How words are defined and interpreted is a big deal. “Fine” or “fine” — to drink a fine wine, or to pay a fine. “Band” or “band” — a marching band, or a piece of jewelry. Two words, spelled and pronounced the same, with two very different meanings. Our industry creates a lot of these because we tend to create a word or label first, and define it second, or over time. This tends to create a lot of confusion, especially for learners who often define our terms differently when viewing them in a work context.
Think about “just in time,” or JIT learning, an acronym we often attach to e-learning. Early on we defined JIT by availability and accessibility; our learners defined it by relevance and immediacy. These conflicts can have long-term implications. For many learners, the early days of e-learning were a disappointment, not because it wasn’t an incredible alternative to the classroom, but because it didn’t live up to consumers’ expectations.
Another was the virtual classroom. Again, great idea, poor marketing. They’re an amazing way to distribute learning over time and space, but early efforts were not like the classrooms learners knew and loved. Many were death by PowerPoint with gifted classroom instructors doing their best to be engaging in a completely foreign, two dimensional world.
Now, I’m a huge fan of e-learning and virtual instruction; they’ve come a long way from their early days. The operative words here are “early days.” Again, we often label things ahead of them finding their rightful place with us as designers and, more importantly, with learners as consumers. This issue becomes especially important as new trends move into the workflow where the learner can choose to consume or not.
Enter “workflow learning.” Thanks to many technologies available today, as well as a more impatient and demanding learner, our ability to push learning deliverables and strategies into the workflow is more feasible than ever. This is good, as long as we do it, and market it, correctly.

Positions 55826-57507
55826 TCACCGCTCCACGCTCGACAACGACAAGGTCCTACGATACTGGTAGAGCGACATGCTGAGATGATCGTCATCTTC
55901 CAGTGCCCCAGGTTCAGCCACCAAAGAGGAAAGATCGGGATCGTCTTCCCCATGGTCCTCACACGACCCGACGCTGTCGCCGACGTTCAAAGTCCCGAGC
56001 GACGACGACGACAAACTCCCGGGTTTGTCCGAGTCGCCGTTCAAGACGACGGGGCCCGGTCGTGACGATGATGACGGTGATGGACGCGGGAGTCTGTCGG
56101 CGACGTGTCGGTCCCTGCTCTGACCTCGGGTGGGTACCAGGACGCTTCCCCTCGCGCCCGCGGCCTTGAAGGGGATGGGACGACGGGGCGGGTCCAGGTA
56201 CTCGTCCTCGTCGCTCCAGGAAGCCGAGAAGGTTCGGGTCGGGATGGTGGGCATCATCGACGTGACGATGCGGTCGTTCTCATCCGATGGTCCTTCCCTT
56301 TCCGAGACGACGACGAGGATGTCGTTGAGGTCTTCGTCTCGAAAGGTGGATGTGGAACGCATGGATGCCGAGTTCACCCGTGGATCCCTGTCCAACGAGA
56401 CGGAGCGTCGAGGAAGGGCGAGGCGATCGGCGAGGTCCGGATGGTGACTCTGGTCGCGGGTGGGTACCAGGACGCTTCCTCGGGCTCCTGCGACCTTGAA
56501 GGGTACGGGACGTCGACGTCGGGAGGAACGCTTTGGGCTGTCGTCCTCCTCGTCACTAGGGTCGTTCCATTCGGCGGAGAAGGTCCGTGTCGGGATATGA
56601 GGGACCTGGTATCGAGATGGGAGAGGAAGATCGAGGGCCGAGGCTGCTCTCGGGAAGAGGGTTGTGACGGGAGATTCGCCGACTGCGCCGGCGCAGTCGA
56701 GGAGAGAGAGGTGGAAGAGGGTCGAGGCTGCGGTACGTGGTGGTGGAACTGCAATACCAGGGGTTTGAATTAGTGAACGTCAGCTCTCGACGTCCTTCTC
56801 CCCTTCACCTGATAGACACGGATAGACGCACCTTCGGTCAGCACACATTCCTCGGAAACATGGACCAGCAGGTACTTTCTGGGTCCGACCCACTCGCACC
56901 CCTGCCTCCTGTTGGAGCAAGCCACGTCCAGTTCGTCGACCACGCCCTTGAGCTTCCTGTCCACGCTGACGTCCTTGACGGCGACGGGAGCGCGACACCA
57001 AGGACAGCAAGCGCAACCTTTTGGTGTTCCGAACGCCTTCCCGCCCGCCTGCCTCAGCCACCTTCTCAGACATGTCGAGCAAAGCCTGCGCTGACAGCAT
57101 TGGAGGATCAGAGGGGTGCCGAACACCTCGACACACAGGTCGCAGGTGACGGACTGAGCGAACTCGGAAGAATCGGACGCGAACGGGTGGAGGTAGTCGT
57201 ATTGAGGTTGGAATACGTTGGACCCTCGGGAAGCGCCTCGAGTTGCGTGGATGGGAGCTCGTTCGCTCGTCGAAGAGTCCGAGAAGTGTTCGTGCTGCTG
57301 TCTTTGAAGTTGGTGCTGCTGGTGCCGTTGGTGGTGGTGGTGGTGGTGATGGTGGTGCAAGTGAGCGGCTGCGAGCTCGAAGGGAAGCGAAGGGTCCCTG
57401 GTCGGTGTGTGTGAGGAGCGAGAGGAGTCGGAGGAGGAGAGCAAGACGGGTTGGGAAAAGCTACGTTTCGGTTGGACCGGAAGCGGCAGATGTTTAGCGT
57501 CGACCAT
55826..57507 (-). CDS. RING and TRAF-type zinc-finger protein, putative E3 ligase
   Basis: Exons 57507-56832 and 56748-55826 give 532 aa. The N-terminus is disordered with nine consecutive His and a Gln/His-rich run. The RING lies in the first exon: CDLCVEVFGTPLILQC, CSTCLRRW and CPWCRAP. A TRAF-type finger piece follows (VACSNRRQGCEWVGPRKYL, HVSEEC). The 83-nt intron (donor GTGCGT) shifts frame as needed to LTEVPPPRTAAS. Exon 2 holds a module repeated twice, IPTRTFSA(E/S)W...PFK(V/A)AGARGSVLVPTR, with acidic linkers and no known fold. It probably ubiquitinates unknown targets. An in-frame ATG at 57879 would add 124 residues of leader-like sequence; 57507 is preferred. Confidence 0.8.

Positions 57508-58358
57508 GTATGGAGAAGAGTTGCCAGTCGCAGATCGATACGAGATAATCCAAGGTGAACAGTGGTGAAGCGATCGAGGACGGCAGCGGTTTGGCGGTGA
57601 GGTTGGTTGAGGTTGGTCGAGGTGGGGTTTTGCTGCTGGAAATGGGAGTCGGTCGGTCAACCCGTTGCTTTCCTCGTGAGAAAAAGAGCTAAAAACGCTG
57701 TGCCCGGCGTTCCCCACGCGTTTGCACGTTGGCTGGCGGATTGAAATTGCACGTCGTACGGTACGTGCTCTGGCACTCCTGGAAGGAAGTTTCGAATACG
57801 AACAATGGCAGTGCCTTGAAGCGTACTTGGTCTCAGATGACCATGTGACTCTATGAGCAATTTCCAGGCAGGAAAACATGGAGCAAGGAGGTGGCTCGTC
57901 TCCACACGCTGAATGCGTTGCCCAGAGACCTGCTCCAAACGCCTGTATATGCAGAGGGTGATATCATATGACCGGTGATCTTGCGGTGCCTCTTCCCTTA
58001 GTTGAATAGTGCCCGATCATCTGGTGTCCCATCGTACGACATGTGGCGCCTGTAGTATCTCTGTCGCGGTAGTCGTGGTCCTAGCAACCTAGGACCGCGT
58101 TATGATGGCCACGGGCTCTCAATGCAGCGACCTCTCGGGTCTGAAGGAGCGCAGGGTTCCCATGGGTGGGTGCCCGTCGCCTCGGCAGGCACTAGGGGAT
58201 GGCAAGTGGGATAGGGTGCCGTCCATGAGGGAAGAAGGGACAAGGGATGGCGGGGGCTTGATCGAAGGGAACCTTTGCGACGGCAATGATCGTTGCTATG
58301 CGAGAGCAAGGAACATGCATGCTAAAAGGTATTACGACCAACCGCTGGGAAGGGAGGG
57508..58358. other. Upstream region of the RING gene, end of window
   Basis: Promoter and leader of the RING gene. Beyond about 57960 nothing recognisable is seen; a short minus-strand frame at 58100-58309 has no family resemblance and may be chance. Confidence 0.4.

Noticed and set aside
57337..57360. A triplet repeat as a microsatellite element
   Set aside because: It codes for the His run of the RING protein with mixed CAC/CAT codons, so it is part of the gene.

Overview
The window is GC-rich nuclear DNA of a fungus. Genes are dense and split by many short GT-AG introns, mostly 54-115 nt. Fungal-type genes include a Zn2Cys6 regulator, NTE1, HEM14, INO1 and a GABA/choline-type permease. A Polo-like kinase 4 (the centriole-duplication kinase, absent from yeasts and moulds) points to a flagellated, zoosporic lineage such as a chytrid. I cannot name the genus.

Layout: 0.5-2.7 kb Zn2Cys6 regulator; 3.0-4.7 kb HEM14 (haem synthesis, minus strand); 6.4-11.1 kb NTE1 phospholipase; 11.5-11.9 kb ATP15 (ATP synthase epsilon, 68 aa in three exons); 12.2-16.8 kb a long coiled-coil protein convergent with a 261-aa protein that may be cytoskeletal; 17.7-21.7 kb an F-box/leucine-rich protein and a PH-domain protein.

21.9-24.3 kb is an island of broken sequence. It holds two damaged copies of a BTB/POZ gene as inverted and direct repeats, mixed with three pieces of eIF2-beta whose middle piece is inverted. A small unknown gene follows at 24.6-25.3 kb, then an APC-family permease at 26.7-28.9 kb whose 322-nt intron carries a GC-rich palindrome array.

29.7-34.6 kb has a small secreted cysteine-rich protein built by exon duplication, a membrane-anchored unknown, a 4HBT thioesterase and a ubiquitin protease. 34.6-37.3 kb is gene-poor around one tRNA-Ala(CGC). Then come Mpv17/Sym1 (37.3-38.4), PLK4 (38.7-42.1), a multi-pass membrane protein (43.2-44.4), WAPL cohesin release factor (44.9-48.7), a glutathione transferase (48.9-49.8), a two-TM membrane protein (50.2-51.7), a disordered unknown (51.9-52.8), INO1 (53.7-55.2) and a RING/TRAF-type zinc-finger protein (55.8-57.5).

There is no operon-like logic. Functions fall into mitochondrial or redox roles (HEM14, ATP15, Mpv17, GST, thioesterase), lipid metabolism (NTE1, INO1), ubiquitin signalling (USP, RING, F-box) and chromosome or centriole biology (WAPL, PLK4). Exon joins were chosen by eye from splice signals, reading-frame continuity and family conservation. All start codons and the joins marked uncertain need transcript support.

I like the label. Many have come before it and caused all kinds of confusion. Our first effort was “informal learning,” which carried a host of problems. Like, how do you define that broad, inclusive world, or even begin to design for it? Most important, learners have no idea what that means. Workflow learning, on the other hand, seems to resonate with both the buyer and the builder. It’s a good start.
The next step is we need to be sure we’re actually providing what we’ve promised. Circle back around to the learner. Before we define yet another square peg and attempt to fit it into a round hole, let’s ask them what they think workflow learning is. I’ve done a bit of this, and the one thing that continues to come back is that it’s not just training out in the workflow. We’ve already provided a lot of that with the modalities I’ve already mentioned.
To move to true workflow learning we need to add other support-oriented approaches. These need to be orchestrated with training deliverables so the learner finds what they want in a timely manner and in the most effective way possible, typically with support tools first and training tools if needed. In the workflow, context is king, and it drives more of a support mentality than a training one. It’s not to say that training can’t be consumed in the workflow, but it’s often not the type of solution the learner is looking for. It’s overly structured, takes too long to consume and is knowledge focused. Support assets are typically brief, solution oriented and performance focused.
Workflow learning will challenge us by taking us into areas of analysis and design that are very new to many. It’s an approach that the ADDIE model alone can’t solve. It needs a broader and more performance-centered design. Let’s be sure we do the work needed to fulfill the promise so this powerful and highly effective learning approach can work the first time around.
Bob Mosher is a senior partner and chief learning evangelist for APPLY Synergies, a strategic consulting firm. To comment, email editor@CLOmedia.com.
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